This morning approximately 100 refugees landed in two boats on Samos. With the arrivals of yesterday, over two hundred people have reached the island in the past two days. The already overcrowded camp will become even more difficult to live in, in the coming days. The last 50 people to arrive today have been forced to stay in derelict jail cells next to the port, in appalling conditions. The cell floors are covered in rubbish, the toilets unusable and little to no light coming in through barred windows.
Again, with the increasing turn of the Turkish government towards possibly returning people to Syria, and with more reports of individuals who have left Syria previously being subjected to horrendous treatment (let alone the dangers faced by those leaving Afghanistan, Iraq, or other places), we can only expect numbers to increase. In the last several days alone, more than 300 people have arrived.
One Happy Family Community Center on Lesvos reports that with recent arrivals, the number of people in Moria is around 6,000. 2,100 tents alone are currently in the olive grove adjacent to the camp. Numbers are trickling out of Moria, but it is not enough, nor is it fast enough to get people to safe living conditions. For the full report, go here.
Ariel Ricker of Advocates Abroad posted this anonymously shared video documenting the level of tension in Moria from a few days ago.
A controversial propaganda play, designed to distinguish between “real refugees” and “economic migrants” saw its first public performance cancelled, after critics called it out for relying on crude racist stereotypes, and promoting dangerous attitudes. The play, called “World in Flux” revolved around comparing and contrasting the lives of a Syria refugee and who is an economic migrant “from Africa.”
The play was commissioned by the then-conservative-led Ministry of the Interior of Austria and was to serve to educate children on refugee and migration policy.
The play is about two asylum-seekers: Nadim, a Syrian fleeing war, and Mojo, “from Africa,” an economic migrant. The polite, educated Nadim has proof he is fleeing war and, after efforts to integrate into Austrian society and learn German, he is granted asylum.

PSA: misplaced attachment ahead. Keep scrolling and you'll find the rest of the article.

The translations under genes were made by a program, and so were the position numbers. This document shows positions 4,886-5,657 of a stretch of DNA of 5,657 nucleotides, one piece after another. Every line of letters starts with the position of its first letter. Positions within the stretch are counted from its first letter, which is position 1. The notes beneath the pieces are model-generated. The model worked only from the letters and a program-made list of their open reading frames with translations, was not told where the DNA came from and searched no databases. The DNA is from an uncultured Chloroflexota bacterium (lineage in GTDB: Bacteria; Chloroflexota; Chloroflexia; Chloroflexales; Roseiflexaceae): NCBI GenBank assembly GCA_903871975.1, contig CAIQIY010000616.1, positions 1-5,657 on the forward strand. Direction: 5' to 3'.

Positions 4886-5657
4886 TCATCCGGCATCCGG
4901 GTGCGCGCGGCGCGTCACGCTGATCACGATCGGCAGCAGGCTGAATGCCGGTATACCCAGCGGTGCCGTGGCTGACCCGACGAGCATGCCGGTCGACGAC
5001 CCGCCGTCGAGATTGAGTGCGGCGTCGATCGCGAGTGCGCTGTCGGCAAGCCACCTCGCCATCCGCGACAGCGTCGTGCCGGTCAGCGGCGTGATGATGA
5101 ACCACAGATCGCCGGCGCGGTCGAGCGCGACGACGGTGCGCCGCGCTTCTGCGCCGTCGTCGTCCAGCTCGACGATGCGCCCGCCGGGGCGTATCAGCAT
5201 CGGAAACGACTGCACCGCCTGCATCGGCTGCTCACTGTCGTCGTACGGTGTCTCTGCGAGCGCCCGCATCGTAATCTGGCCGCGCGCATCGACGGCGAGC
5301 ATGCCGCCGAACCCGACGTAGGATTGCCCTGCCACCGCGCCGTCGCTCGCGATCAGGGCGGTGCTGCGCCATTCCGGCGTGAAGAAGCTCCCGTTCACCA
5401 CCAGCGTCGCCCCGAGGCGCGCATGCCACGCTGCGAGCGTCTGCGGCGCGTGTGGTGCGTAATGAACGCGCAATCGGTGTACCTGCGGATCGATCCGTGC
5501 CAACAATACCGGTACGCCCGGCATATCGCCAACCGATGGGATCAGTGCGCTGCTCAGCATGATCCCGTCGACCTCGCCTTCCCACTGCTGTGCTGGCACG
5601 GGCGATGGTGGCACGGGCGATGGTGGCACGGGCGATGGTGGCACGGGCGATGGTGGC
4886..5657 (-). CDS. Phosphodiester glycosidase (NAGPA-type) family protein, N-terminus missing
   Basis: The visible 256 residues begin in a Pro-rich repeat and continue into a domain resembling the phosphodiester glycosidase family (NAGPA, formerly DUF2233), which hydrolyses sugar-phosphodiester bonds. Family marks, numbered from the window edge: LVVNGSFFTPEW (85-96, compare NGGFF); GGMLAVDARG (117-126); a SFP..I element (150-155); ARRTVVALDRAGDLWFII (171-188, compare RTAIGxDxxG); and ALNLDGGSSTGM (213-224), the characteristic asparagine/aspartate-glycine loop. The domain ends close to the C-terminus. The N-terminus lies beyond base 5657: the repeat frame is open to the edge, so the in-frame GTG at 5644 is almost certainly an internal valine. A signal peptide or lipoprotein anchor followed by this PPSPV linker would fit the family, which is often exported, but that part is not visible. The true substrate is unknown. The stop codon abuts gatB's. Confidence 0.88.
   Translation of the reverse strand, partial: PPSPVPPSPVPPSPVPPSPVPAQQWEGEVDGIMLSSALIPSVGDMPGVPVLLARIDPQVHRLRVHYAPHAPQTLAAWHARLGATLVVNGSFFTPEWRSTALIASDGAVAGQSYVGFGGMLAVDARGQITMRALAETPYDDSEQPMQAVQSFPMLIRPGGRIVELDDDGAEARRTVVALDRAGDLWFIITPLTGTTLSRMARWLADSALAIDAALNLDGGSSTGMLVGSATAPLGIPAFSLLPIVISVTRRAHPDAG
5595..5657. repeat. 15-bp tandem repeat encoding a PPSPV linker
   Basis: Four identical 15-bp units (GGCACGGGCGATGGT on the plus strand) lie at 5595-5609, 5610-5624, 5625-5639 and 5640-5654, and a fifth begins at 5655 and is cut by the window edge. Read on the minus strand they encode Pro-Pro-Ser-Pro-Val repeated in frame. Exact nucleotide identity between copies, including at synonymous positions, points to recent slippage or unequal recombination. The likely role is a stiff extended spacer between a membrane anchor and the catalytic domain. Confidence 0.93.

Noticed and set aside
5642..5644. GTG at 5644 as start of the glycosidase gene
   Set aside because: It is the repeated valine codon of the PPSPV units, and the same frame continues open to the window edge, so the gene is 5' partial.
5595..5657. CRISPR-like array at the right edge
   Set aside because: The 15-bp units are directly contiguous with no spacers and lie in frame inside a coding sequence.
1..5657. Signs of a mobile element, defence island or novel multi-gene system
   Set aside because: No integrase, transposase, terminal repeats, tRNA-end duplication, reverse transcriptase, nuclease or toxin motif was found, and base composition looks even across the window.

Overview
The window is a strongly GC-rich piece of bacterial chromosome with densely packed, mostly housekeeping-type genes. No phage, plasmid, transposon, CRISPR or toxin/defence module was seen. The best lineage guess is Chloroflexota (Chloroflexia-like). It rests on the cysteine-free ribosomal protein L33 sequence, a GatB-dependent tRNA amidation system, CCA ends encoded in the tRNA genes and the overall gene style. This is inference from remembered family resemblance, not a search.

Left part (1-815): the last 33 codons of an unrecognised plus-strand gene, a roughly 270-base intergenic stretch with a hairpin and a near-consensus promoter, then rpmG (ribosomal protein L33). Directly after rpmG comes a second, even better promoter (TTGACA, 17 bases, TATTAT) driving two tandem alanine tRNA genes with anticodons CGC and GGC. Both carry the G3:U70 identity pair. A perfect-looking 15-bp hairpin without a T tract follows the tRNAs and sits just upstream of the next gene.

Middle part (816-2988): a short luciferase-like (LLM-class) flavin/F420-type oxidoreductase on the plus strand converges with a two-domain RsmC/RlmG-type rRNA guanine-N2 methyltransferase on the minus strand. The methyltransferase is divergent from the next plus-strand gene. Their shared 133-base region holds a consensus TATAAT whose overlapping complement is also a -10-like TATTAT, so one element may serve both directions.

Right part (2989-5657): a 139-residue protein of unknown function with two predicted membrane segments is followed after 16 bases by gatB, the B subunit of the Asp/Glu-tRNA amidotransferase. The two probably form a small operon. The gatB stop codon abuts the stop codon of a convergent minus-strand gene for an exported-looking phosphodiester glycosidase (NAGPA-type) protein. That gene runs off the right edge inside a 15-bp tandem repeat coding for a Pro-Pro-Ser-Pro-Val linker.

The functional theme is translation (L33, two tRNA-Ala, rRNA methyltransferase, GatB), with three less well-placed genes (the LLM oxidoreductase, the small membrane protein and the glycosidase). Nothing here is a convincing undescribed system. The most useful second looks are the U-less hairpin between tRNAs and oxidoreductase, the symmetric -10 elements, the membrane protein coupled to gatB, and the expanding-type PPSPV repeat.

Mojo, in contrast, leaves an unnamed home country after seeing human smugglers’ YouTube video promising a life of easy money, cars and houses in Europe. After having being captured by the “Islamic State” terror organization, he is picked up by police and deported back to Africa — where he finds a happy end after starting a business and a family.
The play has already been viewed by many schoolchildren (between 7–11 thousand).
For more information on this, go here.
This play is yet another example of the tooth and claws of asylum and immigration practice and procedure being put into play, in an attempt to mould the public sentiment.
On Friday, March 30th, there was a celebration of the two months of occupying Building A of University of Paris 8. The movement started out as not only an attempt to move hundreds of refugees from the bitter Paris cold, but also continues as a protest against the racist and stringent refugee and migration policies of France and Europe as a whole. We hope others will be inspired by this initiative the prioritizes people over prejudice.
Read more (in French) here.
A squat in Nantes, which has been occupied since 3 weeks by 160 migrants, will be officially turned into an emergency shelter with 100 places for the summer. The shelter will be financed via the state by means of an association. The shelter will be unconditional, which means there will be no evaluation of the legal status of refugees. — After the summer, the city already has another location in preparation with the same number of places.
In addition, 2 further locations will be opened in Tante, once with 20 and one with 25 places, which will be run by the NGS.
Translated from here.
Citizens of the World Choir posted an update with a report on a program run by a member this week. More importantly, rehearsals are open from April 7th-April 18th to any refugee or asylum-seeker who wishes to join their international choir! There are only seven spots available, but no previous musical experience is necessary. Go to their Facebook page for more info.
The Netherlands is taking steps to enforce the Dublin agreement, forcing refugees back to Germany or Belgium, if there is proof (accepted by the country of “transit”) that the refugee first entered their territory. Additionally, new rules mean that residency permits for refugees (if they are granted at all) will only be for three years instead of the previously-established five. Furthermore, refugees “will no longer be able to claim welfare benefits or extra help in paying rent and health insurance for the first two years.”
Read more, here.